by Steve Booth
Pewaukee, Wisconsin, USA
Both of my parents were teachers at a nice school. Mom taught fourth grade there for 28 years. Dad was a well-educated, “strong, silent type” who taught sixth grade. He had a Master’s degree in two areas and was a principal of a school for awhile, but decided he’d rather teach kids than put up with the hassle of being a principal, even if the money wasn’t as good.
When I was four we moved to a new house in a “good” part of town. The grade school was a half a block away, but the middle school we kids would have to go to wasn’t nice. In fact it was a bad place to be: smoking, fights and knives were common. One of the fights that I got into happened because I said, “You can’t beat me up.” I was right, but I had to prove it. It was a tough place to be and 30 years later I still rely on some of the lessons I learned.
But because of where we lived, we had to go there. It would have been unheard of for us to attend a private school since my parents were teachers. Before my older brother started attending, my dad decided to transfer there and be a remedial reading teacher. Dad applied and was accepted with the unspoken understanding that when he did this, it was for the rest of his career.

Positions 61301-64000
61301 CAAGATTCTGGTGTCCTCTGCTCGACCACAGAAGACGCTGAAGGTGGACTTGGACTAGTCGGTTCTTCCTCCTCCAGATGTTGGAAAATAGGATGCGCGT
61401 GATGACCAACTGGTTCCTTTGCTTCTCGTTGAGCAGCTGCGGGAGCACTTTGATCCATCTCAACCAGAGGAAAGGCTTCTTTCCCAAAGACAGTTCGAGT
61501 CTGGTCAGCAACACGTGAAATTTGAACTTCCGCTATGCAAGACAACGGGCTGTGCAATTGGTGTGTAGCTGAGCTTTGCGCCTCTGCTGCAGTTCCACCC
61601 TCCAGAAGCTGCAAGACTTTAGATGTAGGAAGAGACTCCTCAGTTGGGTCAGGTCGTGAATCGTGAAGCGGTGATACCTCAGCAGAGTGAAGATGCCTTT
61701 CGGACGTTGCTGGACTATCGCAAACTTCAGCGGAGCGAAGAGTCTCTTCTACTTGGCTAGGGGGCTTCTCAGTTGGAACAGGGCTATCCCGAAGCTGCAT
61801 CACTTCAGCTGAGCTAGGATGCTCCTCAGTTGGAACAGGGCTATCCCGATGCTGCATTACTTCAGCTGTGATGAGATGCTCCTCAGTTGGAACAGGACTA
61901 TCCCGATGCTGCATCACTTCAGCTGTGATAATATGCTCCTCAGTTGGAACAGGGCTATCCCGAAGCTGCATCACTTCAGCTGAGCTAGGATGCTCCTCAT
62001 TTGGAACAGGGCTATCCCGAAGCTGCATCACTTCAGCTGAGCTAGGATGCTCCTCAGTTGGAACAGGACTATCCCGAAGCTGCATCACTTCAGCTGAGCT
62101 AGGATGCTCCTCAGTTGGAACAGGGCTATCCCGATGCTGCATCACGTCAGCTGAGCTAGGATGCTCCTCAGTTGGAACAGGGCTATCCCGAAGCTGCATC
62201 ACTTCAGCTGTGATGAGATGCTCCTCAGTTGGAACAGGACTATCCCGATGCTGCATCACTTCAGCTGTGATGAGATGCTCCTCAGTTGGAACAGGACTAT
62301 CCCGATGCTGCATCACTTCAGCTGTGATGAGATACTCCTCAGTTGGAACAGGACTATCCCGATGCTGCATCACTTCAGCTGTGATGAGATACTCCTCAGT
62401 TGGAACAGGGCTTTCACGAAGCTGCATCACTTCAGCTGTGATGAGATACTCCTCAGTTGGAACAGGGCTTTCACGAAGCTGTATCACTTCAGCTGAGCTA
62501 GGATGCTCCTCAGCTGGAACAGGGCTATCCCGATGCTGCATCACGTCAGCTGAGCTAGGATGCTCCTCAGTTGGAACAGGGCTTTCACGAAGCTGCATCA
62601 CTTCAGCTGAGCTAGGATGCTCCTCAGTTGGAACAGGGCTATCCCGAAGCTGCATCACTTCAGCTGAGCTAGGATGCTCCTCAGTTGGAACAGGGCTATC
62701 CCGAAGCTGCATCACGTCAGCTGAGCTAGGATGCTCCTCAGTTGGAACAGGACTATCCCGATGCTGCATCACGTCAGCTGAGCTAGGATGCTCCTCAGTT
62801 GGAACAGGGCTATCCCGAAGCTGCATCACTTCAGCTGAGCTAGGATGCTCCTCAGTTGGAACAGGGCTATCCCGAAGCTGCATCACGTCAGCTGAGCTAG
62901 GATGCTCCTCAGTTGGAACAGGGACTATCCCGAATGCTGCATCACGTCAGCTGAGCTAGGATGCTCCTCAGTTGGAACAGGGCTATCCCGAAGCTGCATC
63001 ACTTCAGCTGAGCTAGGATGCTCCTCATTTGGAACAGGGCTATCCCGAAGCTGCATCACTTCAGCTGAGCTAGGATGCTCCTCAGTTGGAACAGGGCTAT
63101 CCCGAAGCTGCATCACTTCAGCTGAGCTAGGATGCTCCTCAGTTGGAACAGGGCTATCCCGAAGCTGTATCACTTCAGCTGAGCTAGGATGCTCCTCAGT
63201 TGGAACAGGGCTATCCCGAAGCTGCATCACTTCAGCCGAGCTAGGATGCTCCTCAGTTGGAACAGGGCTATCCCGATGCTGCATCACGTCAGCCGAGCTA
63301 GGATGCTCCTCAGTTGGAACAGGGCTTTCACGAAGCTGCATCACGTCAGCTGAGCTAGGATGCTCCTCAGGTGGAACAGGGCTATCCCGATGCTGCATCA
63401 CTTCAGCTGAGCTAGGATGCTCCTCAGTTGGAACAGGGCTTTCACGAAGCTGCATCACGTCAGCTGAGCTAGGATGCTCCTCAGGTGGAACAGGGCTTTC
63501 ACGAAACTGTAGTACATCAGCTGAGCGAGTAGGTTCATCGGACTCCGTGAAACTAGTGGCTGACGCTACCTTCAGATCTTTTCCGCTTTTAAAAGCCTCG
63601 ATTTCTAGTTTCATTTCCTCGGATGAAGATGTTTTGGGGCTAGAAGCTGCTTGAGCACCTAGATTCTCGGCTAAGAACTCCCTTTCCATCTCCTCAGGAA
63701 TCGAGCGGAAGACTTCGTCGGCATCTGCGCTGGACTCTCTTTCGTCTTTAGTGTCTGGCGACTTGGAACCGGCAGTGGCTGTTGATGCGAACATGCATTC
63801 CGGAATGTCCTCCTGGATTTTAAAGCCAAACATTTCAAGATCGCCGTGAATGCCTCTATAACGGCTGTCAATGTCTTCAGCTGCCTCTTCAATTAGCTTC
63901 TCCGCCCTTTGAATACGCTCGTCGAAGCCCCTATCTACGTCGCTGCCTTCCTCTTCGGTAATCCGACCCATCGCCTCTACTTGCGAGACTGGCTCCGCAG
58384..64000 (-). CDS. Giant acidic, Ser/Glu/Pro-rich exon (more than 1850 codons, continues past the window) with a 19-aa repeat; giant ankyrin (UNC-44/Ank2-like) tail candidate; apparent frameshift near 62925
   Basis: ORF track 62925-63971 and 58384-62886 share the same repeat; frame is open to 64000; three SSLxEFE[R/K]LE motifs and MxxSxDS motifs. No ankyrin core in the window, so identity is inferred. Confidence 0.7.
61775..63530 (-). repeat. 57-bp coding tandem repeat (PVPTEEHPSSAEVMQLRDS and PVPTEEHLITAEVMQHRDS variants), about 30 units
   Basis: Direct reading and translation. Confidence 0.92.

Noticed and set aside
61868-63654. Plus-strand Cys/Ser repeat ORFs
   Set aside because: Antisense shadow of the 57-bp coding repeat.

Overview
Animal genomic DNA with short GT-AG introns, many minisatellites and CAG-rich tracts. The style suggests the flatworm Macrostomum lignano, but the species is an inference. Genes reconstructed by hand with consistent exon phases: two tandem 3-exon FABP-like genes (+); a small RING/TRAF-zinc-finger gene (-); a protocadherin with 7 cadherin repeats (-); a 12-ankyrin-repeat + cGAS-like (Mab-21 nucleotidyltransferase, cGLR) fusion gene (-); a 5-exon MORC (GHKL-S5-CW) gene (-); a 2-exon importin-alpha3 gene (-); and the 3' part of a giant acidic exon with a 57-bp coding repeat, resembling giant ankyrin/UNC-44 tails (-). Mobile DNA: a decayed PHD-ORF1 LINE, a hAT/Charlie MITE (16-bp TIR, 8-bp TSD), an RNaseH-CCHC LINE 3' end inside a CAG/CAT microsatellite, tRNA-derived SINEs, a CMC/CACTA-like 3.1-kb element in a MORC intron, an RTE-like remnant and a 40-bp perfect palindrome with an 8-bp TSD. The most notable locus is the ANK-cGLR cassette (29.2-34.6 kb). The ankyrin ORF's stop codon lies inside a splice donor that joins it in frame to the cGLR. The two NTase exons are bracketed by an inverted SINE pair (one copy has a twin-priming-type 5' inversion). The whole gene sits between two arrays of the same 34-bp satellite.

Once I was old enough to attend, I walked the mile to school with dad. Well, dad walked and I had to trot to keep up. I walked with him because I was too scared of being caught on the street alone and getting beaten up. Occasionally, I’d talk to him about problems that I was experiencing with other kids. His answers were blunt and tough: he was a disciplinarian and his word was the way it was going to be.
He never spoke of why he transferred. I only remember that at the time, it seemed like kind of a weird thing to do. We didn’t think a whole lot about it but he spent close to twenty years at that school. But we never realized that he did this for us. He transferred from a great job to a
bad school so us kids would have someplace to go in case of trouble. It was only years later that my mom mentioned it as an aside of a conversation we were having, and I was stunned. I began to think of the sacrifice that he willingly made for us. I felt small and petty. I began to see dad with different and more understanding eyes.
I’ve now got two kids and, more than ever, I’m beginning to understand what he had to deal with. It is my hope that I can someday live up to the example that dad set.
Available in The Best of HeroicStories, Volume 1.
3 thoughts on “What Dad Taught Me”
I would have loved to know the kind of difference your dad made even though his initial motivation was to do this for you. My fantasy is that he did make a difference
He did make a difference. It’s not a fantasy. It was hard for him. My mom would cut our hair. I remember Dad bringing home a student a couple of times because they didn’t have money for a haircut and they were dirty.
I would agree with Ira, I’ll bet your dad did make a difference in the lives and outlooks of the many students he taught and with whom he came in contact.